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Fisheries Monitoring and Analysis Division (FMA)

FMA Prepares Observers for the 2013 Restructured Observer Program (cont.)

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Figure 1. Observers practicing volumetric catch estimates.

The new training material is designed to introduce partial coverage work protocols and issues to all observers who will board the new fleet. Our training utilizes new hands-on exercises that simulate sampling on a vessel in the field. The 4-day partial coverage class includes an additional 4-6 hours of training regarding all covered gear types (trawl, pot, longline) as well as 4 hours of training on a type of longline gear known as snap-gear ( Figs. 1 and 2). Snap-gear is typically found only on vessels less than 58 ft LOA. Prior to 2013, observer coverage was not required for vessels less than 60 ft so this gear had not been encountered by observers. The new 4-day partial coverage training includes a suite of hands on exercises, reviews the sampling techniques covered in the 3-week training, highlights specific plant duties, highlights specific pollock catcher vessel duties, introduces longliners using snap-gear, and provides additional safety training with a focus on small vessels. The hands-on elements of the training are designed to simulate the observer's experience when faced with the challenge of collecting data on an unfamiliar vessel. An essential focus throughout the training is communication skills to facilitate data collections on vessels where the crew may not be familiar with observer duties. Role playing helps an observer learn how to communicate their data needs to the crew and prepares them for working in small quarters and tight work spaces on deck. Upon the new observers' completion of the 4-day partial coverage training, we believe that they are now ready to deploy and successfully collect the data essential to NMFS.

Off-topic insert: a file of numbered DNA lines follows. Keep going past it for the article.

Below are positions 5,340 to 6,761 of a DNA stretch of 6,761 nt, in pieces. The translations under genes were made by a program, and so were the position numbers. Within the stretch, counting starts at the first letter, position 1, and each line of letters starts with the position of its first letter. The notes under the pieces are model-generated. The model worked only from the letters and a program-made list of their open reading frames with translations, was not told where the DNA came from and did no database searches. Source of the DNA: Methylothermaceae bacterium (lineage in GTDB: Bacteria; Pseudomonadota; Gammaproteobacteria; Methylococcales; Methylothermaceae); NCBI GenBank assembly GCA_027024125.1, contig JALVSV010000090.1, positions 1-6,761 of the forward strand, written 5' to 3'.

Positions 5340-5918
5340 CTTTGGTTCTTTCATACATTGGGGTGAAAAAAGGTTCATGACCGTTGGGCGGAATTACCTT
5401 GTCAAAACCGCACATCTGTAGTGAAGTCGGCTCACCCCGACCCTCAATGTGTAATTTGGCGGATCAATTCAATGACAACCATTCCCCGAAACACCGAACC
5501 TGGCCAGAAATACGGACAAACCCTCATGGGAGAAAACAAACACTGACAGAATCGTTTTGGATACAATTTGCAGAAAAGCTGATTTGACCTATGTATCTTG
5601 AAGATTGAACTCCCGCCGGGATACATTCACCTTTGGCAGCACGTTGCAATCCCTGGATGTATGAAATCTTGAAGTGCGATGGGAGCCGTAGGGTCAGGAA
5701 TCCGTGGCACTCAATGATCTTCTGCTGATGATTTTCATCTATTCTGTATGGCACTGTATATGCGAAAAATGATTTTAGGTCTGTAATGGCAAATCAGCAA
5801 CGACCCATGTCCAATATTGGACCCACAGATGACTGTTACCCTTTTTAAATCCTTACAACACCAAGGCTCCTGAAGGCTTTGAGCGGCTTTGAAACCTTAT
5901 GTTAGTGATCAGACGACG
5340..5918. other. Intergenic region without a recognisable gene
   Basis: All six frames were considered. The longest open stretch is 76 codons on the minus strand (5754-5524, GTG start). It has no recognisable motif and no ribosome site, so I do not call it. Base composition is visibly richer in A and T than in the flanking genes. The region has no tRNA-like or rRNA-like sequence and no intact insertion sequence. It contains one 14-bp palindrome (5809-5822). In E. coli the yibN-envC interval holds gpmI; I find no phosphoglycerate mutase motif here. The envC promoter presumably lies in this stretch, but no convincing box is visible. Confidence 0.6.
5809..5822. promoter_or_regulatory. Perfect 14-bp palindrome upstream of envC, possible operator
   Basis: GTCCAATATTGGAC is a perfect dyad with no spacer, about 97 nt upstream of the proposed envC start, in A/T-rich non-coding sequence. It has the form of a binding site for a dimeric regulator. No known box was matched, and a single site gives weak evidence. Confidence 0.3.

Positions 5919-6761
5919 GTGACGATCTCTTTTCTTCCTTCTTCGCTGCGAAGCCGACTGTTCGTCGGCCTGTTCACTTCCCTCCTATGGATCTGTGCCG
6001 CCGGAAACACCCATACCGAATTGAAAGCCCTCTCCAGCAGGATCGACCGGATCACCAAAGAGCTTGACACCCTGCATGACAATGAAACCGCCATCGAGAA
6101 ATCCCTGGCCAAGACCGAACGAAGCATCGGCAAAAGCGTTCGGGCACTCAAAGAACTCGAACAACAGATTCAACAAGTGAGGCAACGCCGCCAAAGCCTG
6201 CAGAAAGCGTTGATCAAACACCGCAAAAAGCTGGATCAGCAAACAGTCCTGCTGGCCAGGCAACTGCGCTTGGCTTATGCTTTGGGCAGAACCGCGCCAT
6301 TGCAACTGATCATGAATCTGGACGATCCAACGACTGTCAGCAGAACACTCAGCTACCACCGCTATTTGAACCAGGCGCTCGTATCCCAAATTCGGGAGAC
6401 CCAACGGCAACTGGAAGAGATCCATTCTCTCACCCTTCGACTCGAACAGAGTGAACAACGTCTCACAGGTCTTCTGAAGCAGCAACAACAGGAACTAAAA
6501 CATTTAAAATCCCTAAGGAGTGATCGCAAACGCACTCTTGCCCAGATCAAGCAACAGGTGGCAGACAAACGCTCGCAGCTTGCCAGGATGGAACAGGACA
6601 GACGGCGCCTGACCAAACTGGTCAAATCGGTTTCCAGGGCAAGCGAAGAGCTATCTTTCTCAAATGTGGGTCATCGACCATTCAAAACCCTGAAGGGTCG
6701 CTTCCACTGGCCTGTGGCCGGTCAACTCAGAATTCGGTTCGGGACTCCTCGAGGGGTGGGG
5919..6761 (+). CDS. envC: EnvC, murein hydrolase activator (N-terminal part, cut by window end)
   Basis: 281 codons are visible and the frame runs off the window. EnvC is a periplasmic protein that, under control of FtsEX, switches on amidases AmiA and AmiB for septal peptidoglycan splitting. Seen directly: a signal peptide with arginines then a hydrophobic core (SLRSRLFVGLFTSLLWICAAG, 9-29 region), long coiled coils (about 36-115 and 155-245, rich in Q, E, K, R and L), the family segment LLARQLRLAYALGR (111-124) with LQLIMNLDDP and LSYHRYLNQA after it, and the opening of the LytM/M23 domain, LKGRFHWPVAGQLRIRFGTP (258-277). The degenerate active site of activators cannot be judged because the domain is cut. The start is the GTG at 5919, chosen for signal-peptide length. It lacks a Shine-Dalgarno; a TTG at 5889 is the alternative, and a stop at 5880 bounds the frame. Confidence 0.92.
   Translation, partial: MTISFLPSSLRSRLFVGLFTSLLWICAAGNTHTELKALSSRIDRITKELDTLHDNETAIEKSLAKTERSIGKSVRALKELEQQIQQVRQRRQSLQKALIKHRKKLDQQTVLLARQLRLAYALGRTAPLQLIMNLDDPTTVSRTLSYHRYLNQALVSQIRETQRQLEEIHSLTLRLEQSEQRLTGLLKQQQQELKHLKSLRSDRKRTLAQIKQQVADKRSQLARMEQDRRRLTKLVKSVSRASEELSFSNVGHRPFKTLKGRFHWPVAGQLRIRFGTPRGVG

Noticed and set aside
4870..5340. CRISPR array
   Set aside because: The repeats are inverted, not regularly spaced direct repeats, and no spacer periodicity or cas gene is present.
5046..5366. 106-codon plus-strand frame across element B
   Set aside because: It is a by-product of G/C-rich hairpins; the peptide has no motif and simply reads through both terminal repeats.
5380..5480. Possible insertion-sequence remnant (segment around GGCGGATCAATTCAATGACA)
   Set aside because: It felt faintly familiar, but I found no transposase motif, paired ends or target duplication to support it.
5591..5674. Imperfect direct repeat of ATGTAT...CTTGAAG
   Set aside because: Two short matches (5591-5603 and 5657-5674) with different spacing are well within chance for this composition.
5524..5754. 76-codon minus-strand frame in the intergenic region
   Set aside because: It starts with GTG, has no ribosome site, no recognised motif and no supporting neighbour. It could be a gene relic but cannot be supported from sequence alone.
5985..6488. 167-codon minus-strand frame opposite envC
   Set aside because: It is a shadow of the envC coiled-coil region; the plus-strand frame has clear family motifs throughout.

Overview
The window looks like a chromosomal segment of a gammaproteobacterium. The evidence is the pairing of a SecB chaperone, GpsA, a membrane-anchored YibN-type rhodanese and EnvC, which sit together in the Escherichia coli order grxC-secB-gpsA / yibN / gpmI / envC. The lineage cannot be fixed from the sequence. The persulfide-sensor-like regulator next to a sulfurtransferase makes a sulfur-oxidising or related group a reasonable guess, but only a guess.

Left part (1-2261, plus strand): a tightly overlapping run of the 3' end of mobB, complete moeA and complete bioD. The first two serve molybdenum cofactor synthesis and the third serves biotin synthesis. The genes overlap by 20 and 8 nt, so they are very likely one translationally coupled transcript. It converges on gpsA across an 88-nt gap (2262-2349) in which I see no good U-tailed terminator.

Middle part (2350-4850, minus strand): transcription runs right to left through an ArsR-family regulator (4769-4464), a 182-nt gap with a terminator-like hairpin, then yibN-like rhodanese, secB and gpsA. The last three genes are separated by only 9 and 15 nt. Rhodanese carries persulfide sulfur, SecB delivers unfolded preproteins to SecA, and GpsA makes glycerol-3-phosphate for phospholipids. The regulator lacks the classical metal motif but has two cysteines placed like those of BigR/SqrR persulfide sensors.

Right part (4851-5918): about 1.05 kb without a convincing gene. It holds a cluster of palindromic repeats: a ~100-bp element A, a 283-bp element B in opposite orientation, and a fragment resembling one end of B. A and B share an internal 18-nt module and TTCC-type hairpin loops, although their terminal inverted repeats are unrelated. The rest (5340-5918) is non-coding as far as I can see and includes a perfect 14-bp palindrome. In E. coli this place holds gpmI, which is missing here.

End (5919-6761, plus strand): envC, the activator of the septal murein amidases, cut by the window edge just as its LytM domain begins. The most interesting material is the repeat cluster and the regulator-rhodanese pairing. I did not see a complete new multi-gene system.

Some of the Challenges in Partial Coverage

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Figure 2 Observers training with longline snap-gear.


Catch and fishing effort data, species composition sampling, and biological samples form the foundation of observer data. Collecting some of this information on small boats can be more challenging. For example, vessels less than 60 ft LOA are not required to maintain a NMFS daily fishing logbook. Thus, the observer may need to obtain this key information directly from the captain or from the equipment on the boat. Successful data collection is dependent on the observer's ability to understand and communicate their needs to the captain of each vessel. To help facilitate sharing of data, FMA developed "fishing effort summary forms" which observers can provide to the vessel operator to facilitate data recording. These forms are designed to make it easy for the captain of a vessel to provide the haul data needed by the observer. Role-playing activities in class deal with the communications skills that are necessary to collect quality data in a diverse fishing fleet.

Our work to adapt our training to meet the new demands of partial coverage operations was challenging as it occurred in a short time period, with large numbers of observers being prepared for the new year. FMA staff and observers alike have adapted quickly to the new fleet and challenges it presents, and observers are just now returning from the first field deployments of 2013. Observers returning from the partial coverage vessels are providing our staff with important feedback to help us continue to improve our future training. As we move forward we will continue to adapt to meet the data collection needs for the Observer Program. It is an exciting and dynamic period for FMA.

By Paul McCluskey and Mike Vechter.


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